The Dickson area turned out to be much-needed land for urban development, as the ACT population almost doubled from 55,000 to over 90,000 in the five years between 1960 and 1965.
Photos from the time show the rapid pace of development in Dickson and the surrounding suburbs once this land close to the centre of Canberra was repurposed.
Meanwhile, the Ginninderra site over the years has provided space for multiple research projects, including testing varieties of crop seeds, animal farming and other agricultural experiments.
The site has contributed to Australian science including the development of BarleyMax and dual purpose wheats, crop and pasture improvement, sustainable farming, plant breeding and the effects of climate changes on crop production and soil carbon.
Once again, the city of Canberra has grown up around a CSIRO research site. Neighbouring suburbs include Hall and Nicholls to the north, the Belconnen suburb of Giralang to the east, and Evatt, Spence and Fraser to the south.
The story of CSIRO’s agriculture research in Canberra continues with the creation of the National Agricultural and Environmental Sciences Precinct, a $190 million investment bringing together research partners at CSIRO’s foundation site at Black Mountain. This initiative will bring together researchers from all over the world to tackle some of the world’s most pressing challenges in plant and environmental sciences.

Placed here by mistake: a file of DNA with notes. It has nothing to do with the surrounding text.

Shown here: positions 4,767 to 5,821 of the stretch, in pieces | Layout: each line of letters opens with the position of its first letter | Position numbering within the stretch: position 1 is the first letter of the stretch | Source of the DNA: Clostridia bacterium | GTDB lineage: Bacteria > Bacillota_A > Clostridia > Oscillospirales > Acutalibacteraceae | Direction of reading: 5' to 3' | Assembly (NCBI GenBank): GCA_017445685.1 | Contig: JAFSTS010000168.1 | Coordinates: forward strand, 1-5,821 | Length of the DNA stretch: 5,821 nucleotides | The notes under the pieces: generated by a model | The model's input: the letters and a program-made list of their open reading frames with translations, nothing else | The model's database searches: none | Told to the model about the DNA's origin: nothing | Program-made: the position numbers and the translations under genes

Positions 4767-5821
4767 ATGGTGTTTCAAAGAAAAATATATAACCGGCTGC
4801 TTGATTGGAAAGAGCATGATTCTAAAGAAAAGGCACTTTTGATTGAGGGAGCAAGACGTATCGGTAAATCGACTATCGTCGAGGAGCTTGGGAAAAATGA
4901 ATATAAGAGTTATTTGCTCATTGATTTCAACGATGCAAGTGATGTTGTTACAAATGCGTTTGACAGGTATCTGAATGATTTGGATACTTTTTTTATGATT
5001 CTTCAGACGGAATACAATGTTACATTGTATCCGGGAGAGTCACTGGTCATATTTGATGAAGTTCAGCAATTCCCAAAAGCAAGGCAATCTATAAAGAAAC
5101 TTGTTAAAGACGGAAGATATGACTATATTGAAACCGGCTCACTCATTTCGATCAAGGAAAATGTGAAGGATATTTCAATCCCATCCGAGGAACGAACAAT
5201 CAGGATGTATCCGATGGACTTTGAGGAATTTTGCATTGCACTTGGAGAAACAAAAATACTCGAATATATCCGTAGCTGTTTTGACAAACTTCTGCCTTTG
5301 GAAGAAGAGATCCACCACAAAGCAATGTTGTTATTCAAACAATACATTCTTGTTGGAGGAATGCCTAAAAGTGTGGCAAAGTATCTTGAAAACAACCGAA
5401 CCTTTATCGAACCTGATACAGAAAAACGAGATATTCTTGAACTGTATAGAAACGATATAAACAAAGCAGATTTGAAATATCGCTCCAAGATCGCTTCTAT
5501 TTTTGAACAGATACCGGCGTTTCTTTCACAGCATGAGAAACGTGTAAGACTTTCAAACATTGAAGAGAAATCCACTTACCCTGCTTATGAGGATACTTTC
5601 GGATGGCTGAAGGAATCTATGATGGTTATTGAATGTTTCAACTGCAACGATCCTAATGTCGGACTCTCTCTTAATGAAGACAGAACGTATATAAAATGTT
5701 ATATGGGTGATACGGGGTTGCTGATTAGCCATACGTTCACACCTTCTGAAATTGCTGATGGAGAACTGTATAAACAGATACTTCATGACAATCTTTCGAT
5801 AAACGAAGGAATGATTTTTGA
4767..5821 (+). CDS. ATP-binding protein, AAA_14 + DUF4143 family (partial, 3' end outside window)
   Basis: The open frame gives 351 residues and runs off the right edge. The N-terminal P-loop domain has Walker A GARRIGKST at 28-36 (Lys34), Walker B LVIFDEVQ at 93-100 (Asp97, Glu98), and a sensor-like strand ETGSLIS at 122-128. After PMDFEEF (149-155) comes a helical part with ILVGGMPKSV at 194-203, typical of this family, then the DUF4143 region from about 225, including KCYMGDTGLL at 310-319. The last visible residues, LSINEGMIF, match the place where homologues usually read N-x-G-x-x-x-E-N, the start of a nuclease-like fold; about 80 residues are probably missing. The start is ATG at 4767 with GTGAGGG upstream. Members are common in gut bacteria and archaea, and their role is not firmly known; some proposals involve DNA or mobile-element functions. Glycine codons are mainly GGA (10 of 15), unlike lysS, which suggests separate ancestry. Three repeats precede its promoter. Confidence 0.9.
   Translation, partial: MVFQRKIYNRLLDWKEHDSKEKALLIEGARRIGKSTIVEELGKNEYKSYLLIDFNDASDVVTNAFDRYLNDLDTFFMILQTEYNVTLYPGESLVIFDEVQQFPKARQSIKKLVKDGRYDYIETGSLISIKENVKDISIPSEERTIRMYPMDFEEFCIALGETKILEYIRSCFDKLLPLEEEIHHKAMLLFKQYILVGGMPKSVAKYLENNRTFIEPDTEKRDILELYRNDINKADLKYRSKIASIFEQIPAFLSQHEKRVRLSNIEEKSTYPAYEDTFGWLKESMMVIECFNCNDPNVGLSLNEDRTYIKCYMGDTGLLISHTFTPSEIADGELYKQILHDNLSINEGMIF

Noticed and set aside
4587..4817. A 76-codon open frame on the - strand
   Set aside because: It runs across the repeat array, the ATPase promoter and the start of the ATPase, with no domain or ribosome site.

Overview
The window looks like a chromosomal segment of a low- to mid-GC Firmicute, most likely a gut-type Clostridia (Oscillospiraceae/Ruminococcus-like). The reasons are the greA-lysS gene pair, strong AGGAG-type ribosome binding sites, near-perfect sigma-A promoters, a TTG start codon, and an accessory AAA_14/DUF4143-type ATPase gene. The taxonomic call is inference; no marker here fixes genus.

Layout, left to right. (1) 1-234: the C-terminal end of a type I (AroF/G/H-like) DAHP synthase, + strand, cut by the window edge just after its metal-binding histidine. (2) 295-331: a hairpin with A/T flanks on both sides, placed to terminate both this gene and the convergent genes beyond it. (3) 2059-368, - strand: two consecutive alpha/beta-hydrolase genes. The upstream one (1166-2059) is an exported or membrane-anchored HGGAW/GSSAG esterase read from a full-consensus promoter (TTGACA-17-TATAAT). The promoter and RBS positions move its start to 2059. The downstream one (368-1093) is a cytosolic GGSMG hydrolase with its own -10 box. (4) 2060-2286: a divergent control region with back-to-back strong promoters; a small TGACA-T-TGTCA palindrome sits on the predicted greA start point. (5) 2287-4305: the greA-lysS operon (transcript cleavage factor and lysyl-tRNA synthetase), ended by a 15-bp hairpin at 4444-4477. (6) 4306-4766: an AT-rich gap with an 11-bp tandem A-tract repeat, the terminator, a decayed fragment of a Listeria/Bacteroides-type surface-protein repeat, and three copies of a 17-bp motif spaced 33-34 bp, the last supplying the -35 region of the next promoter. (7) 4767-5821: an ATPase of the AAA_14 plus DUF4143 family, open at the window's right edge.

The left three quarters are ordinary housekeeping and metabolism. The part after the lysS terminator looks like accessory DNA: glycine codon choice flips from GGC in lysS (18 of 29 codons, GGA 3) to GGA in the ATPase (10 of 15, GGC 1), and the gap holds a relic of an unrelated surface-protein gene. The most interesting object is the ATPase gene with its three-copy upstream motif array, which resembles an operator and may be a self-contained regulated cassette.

Seizing new opportunities
For nearly 100 years, CSIRO has driven scientific innovation in Australia. Since it was established in 1926, CSIRO has built on its initial mandate to carry out scientific research in farming, mining and manufacturing.
CSIRO has been in Canberra since 1927, and currently holds seven sites and properties in the ACT. One of these is the Ginninderra Field Station, which has been used for agricultural research for over 50 years.